In a recent post, Judith Curry highlighted a new paper by Shaun Lovejoy called Return periods of global climate fluctuations and the pause. This is a follow-up of an earlier paper that concluded that
the probability of a centennial scale giant fluctuation was estimated as ≤0.1%, a new result that allows a confident rejection of the natural variability hypothesis.
In other words, the rise in temperature over the last 100 years or so is almost certainly anthropogenic. This new paper also says
The hypothesis is that while the actual series Tnat(t) does depend on the forcing, its statistics do not. From the point of view of numerical modeling, this is plausible since the anthropogenic effects primarily change the boundary conditions not the type of internal dynamics and responses,
which is interesting given the discussion that prompted an earlier post. The basic result of this paper is essentially that the variability we’ve seen in the instrumental temperature record is simply a consequence of natural variability around a long-term anthropogenic trend. Additionally, the estimated climate sensitivities are entirely in line with IPCC estimates.
So, I should quite like this paper as it is not only a follow-up to a paper that ruled out that the rise in temperature over the last 100 years or so could be natural, but also illustrates that the variability in the instrumental temperature record is simply natural variability around a long-term anthropogenic trend; something I’ve been stressing on this blog. But I don’t really. This is a rather odd paper and – unless I’m missing something – am rather surprised that it got published.
Why? Well the fundamental equation is essentially the one below
This seems to be a rather unusual form of such an equation, as it suggests that the temperature rise is a linear function of the increasing forcing, plus some term representing natural variability. So, if the forcing stops rising, the forced response stops instantly, rather than continuing to rise to equilibrium. The coefficient in front of the first term on the right-hand-side is, therefore, then really only some kind of effective transient response. The bigger issue, in my view, is that the forcing is CO2 only. The paper actually says
Two things should be noted: first, Tnat includes any temperature variation that is not anthropogenic in origin, i.e., it includes both “internal” variability and responses to any natural (including solar and volcanic) forcings.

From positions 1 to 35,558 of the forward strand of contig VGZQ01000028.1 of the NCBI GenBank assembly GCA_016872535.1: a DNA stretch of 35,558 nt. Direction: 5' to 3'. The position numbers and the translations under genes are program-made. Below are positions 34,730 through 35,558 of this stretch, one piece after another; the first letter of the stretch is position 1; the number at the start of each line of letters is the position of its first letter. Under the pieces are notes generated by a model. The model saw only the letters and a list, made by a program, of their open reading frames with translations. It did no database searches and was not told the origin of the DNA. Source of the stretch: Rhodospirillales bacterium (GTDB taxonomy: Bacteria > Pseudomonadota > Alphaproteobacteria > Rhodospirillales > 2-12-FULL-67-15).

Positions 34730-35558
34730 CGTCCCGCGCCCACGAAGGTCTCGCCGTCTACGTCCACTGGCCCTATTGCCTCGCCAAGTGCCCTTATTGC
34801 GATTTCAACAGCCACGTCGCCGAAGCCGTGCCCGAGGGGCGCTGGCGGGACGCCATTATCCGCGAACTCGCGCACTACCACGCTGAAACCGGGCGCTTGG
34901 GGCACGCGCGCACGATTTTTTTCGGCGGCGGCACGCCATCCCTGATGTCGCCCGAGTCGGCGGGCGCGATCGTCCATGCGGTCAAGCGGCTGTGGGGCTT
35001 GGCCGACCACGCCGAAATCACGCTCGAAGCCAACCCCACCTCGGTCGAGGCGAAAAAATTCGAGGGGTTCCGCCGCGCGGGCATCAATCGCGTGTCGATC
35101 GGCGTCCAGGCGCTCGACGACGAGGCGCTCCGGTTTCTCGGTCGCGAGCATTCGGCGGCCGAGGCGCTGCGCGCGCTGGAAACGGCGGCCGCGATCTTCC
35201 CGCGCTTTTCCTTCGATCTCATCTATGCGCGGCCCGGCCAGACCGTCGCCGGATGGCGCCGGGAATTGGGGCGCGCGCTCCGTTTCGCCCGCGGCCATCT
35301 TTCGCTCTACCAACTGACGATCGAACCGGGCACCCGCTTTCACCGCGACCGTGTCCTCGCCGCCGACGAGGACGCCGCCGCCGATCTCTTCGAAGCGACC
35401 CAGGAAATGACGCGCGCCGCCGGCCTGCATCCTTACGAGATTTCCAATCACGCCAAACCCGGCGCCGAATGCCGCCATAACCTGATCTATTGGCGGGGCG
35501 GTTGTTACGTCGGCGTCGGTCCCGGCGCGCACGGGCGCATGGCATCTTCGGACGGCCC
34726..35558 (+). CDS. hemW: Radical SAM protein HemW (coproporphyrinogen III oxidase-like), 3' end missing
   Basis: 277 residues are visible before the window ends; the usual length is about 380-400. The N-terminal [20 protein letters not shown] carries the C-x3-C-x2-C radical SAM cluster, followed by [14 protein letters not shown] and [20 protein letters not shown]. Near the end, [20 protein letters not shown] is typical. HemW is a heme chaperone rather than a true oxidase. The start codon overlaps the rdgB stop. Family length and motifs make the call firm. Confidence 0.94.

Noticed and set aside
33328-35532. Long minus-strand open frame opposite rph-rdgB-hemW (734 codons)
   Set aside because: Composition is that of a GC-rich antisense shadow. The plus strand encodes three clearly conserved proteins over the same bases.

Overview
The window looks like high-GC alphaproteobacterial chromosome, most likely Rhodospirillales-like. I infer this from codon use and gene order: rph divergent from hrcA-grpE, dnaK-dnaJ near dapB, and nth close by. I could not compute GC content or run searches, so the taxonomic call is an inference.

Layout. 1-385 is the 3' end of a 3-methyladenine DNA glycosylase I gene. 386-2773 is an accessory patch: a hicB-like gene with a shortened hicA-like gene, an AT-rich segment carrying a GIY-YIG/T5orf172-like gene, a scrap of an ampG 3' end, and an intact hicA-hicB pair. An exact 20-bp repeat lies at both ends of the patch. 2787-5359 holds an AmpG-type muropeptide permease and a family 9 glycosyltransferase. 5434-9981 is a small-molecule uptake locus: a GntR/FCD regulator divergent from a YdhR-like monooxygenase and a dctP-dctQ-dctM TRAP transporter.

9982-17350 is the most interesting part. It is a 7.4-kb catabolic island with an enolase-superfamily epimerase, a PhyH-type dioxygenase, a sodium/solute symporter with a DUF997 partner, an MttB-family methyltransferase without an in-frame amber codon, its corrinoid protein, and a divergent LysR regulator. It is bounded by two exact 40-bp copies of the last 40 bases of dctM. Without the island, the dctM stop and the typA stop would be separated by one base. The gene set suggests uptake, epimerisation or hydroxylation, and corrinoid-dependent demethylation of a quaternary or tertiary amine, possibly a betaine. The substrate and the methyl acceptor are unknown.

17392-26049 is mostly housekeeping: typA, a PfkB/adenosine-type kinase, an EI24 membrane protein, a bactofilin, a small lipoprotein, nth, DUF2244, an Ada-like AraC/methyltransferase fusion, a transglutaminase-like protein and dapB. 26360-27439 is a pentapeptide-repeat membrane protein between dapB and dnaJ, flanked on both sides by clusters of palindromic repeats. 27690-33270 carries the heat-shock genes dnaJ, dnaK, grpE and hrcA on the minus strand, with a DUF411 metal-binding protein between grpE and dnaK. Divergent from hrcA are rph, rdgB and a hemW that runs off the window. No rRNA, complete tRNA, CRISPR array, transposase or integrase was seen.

So, as stated, the natural variability being investigated in this paper is both external forcings and internal variability. What’s more, this isn’t even quite right because if the only forcing included is CO2, then the natural variability term also includes other anthropogenic influences (aerosols, black carbon, land use). Therefore, not only is the natural variability in this paper not what Judith would regard as natural variability (i.e., it normally refers to unforced natural influences), it’s not even natural in any reasonable interpretation of the term as includes anthropogenic influences.
So, what this paper seems to have done is determine the variability associated with non-CO2 anthropogenic influences and both forced and unforced natural influences. Given that some of these influences are stochastic, some have cycles (solar), and some are monotonically increasing or decreasing (aerosols, land use, black carbon) how can any kind of pattern really make any sense. If there is a pattern, it surely has be purely coincidental. Furthermore, what’s of real interest is the magnitude of the influence of internal variability, which this paper appears entirely unable to determine (and is what I think some have thought it is doing).
What it really should be doing, I think, is using a standard one-dimensional model
where is the heat content of the system, is the change in external forcing (natural and anthropogenic), is the climate sensitivity term, and could be some term representing internal variability. If this was done (and it may already have been) I think one would find that the unforced variability is much smaller than indicated in this paper.
So, I think Judith likes the paper because it suggests that natural variability could be quite large and because it suggests “pauses” could return every 20 years or so. Given that “natural” in this paper doesn’t really mean natural and that any kind of pattern is presumably entirely coincidental, it’s a rather unconvincing result. The paper finishes with
To be fully convincing, GCM-free approaches are needed: we must quantify the natural variability and reject the hypothesis that the warming is no more than a giant century scale fluctuation.
I don’t really agree with this. There’s only so much one can do with simple models. They’re very useful, but the idea that we can completely characterise the anthropogenic and natural influences using simple models, seems a little unrealistic. In my view, the role of simple models is to provide a way of checking that the results of more complex models make sense. Of course, those who don’t like GCMs, appear to like this conclusion.